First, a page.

05/31/2012 11:28 am ET Updated Jul 31, 2012

Take Me Back to the Rust Belt City

At the recent CEOs for Cities Spring National Meeting in Cincinnati, AOL co-founder and former CEO and Chairman Steve Case noted that the most important factor for a city to thrive is attracting and developing talent. Indeed, many speakers at the two day gathering focused on the importance of a skilled and educated workforce. And, for as long as I've lived and worked in Cleveland, there have been at least a dozen initiatives aimed at curbing the malaise that is Brain Drain. All of this got me thinking about why I am where I am and have been since graduating college in 2005.

For me, it had and has everything to do with my generation and its inherent me-ness. While this is not generally considered a positive trait, it is derived from wanting to continuously learn, be challenged and, most importantly, have an impact. Of course, this all has to be done in a place that is unique and quirky. In a city that has suffered some serious hardships throughout the course of the 20th century and has worked arduously to revitalize itself in the past couple of decades, the ability to have all those things abounds.

Over the past seven years, I've been fortunate to have worked for a nonprofit that helps mid-market companies grow in value; an art and technology festival; a collaboration of philanthropic organizations and individuals working to strengthen the economic competitiveness of a 16-county Northeast Ohio region; and, most recently, a startup initiative looking to reimagine democracy in the 21st century through online and offline tools that foster collective action. I'm on the board of a foundation dedicated to improving, maintaining and celebrating the vitality of regional freshwater resources and a partner in a philanthropic venture fund that supports nonprofit organizations in Cuyahoga County. Along the way, I've worked with and learned from top business consultants, entrepreneurs, philanthropists, journalists, academics and artists.

The amazing job and civic opportunities notwithstanding, the character and authenticity of the city are what keep me here. Classical music night at a local bar that serves hotdogs with 50 different toppings -- check. Best summer party at one of the top art museums in the world -- check. An old-fashioned bike ride with all participants dressed in tweed -- check. Homegrown celebrity chef Michael Symon professes his love for the aura; local illustrator Julia Kuo paints it in 100 illustrations; Dee Jay Doc raps about it in three minutes.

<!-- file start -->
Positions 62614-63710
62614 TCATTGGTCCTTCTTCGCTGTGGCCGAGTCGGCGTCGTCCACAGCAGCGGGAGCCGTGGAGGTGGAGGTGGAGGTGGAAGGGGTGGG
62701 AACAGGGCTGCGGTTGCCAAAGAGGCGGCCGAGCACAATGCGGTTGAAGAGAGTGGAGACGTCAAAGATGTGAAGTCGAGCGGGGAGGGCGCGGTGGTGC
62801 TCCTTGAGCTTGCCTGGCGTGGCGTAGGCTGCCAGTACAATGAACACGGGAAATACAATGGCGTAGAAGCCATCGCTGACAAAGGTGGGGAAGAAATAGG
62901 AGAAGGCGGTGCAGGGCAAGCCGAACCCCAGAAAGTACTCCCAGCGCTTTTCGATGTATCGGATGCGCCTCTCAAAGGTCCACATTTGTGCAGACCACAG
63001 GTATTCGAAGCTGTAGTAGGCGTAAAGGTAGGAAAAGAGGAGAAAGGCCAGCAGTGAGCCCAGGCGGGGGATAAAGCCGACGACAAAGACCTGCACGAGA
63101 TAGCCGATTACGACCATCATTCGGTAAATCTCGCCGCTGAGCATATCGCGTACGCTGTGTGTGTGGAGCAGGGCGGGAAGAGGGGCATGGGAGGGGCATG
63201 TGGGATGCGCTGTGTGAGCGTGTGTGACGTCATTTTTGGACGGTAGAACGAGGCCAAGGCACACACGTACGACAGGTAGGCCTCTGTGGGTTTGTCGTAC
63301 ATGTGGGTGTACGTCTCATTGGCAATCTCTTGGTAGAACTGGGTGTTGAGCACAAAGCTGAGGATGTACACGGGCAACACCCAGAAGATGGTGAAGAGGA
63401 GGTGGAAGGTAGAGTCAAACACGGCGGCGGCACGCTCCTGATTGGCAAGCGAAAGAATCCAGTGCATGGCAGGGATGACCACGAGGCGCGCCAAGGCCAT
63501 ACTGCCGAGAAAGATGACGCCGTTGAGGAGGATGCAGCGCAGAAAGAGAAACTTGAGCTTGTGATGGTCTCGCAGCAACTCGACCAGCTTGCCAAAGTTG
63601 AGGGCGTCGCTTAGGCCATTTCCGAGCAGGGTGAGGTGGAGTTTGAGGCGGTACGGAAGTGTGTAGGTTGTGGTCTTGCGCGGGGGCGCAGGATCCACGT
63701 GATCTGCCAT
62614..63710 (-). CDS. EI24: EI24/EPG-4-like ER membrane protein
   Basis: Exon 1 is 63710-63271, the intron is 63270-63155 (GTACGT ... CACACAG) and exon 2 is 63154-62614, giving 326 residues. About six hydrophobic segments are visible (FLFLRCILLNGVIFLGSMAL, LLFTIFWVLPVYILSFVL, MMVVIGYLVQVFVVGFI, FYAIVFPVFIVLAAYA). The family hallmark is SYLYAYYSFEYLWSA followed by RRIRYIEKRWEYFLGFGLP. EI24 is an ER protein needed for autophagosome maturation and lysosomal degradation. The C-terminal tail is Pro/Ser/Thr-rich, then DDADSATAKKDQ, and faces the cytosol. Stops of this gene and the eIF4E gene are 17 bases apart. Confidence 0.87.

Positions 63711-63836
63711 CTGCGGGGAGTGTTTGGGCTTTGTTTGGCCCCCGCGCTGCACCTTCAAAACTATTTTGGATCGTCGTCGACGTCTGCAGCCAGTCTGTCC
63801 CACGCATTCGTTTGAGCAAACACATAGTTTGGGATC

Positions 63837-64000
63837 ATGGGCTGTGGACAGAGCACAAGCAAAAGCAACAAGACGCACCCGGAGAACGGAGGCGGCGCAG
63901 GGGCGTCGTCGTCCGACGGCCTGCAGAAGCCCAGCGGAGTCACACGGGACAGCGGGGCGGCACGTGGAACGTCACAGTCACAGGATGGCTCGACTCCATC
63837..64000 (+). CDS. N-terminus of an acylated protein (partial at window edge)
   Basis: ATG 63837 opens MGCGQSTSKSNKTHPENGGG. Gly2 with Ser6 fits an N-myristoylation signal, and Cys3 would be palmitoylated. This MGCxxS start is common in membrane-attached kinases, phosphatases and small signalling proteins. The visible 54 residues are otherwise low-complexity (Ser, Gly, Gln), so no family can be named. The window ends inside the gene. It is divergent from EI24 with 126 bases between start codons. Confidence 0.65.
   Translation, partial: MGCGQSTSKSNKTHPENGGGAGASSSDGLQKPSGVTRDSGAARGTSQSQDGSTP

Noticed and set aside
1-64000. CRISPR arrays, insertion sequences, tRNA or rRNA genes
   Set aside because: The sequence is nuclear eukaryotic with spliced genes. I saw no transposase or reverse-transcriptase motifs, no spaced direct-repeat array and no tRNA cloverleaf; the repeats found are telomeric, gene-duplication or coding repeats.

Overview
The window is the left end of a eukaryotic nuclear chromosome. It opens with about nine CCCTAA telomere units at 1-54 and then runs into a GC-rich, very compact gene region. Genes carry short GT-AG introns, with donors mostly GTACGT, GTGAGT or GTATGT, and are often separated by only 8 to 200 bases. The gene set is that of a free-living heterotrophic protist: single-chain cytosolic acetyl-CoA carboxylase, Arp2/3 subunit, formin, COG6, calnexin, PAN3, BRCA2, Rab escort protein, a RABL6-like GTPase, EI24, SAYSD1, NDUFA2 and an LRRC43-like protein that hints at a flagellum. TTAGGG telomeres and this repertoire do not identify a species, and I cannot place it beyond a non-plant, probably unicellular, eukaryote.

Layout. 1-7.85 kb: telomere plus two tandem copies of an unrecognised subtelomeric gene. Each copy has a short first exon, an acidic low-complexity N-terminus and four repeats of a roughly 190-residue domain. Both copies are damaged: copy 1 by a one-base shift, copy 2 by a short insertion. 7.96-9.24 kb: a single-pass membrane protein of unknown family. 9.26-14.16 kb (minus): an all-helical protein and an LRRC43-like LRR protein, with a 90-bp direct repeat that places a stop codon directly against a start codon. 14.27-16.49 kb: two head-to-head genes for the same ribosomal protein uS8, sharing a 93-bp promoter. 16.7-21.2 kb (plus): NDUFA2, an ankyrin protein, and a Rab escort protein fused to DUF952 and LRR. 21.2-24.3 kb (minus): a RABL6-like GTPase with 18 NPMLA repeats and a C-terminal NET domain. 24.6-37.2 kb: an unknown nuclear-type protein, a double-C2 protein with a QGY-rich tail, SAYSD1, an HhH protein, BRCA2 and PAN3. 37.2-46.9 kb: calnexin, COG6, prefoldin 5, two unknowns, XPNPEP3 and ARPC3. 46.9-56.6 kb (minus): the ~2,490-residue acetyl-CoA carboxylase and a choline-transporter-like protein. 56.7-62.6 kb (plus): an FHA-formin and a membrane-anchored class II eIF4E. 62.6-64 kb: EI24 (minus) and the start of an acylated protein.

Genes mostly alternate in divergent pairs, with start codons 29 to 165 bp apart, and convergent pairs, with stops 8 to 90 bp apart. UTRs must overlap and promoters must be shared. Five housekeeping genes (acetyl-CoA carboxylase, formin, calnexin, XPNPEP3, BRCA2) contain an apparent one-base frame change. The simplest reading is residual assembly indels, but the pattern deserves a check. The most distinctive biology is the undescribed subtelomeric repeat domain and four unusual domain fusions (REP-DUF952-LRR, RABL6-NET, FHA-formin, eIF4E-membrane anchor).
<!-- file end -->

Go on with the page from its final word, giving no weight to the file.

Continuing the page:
All, of course, is far from perfect. The latest census figures showed Cleveland's population at the lowest its been since 1900. In the greater metropolitan area, more than 30 percent of adults have attended some college or attained an associate degree (higher than the national average, but nothing to write home about). The public school system is working to reduce an overall $66 million deficit (down to $19 million as of mid-May). And, there is little hope that the Browns will win more than five games this season.

Despite all that, it appears that the adage "misery loves company" is taking on a new meaning. Recent articles in The Atlantic and Salon paint a picture of resurgence, as occupancy rates for apartments downtown reach nearly 100 percent capacity. It's likely that job opportunities and cheap home/rent prices are catalyzing this movement -- but certainly the bevy of urban community gardens and dance parties have a lot to do with it, as well. Even the Cleveland Flats, a once popular nightlife area turned "Scooby Doo ghost town," is seeing a $2 billion makeover.

At its core, the reason for me and increasingly many others to live and work in Cleveland or in other Rust Belt cities is really, as Rust Wire blogger Richey Piiparinen puts it, all about "Rust Belt Chic" -- "about home, or that perpetual inner fire of longing to be comfortable in one's own skin and one's community. Yet this longing is less about regressing to the past than it is finding a future through [one's] history." As many cities and their leaders develop strategies and tactics for luring the young and restless, it behooves them to think along these lines -- to dig deep and unearth ripe opportunities for this contingent to be a part of the renaissance and to promote the areas and activities that provide authentic experiences. For the place where I find meaning in my work and eat a pierogi while doing it is the place I call home.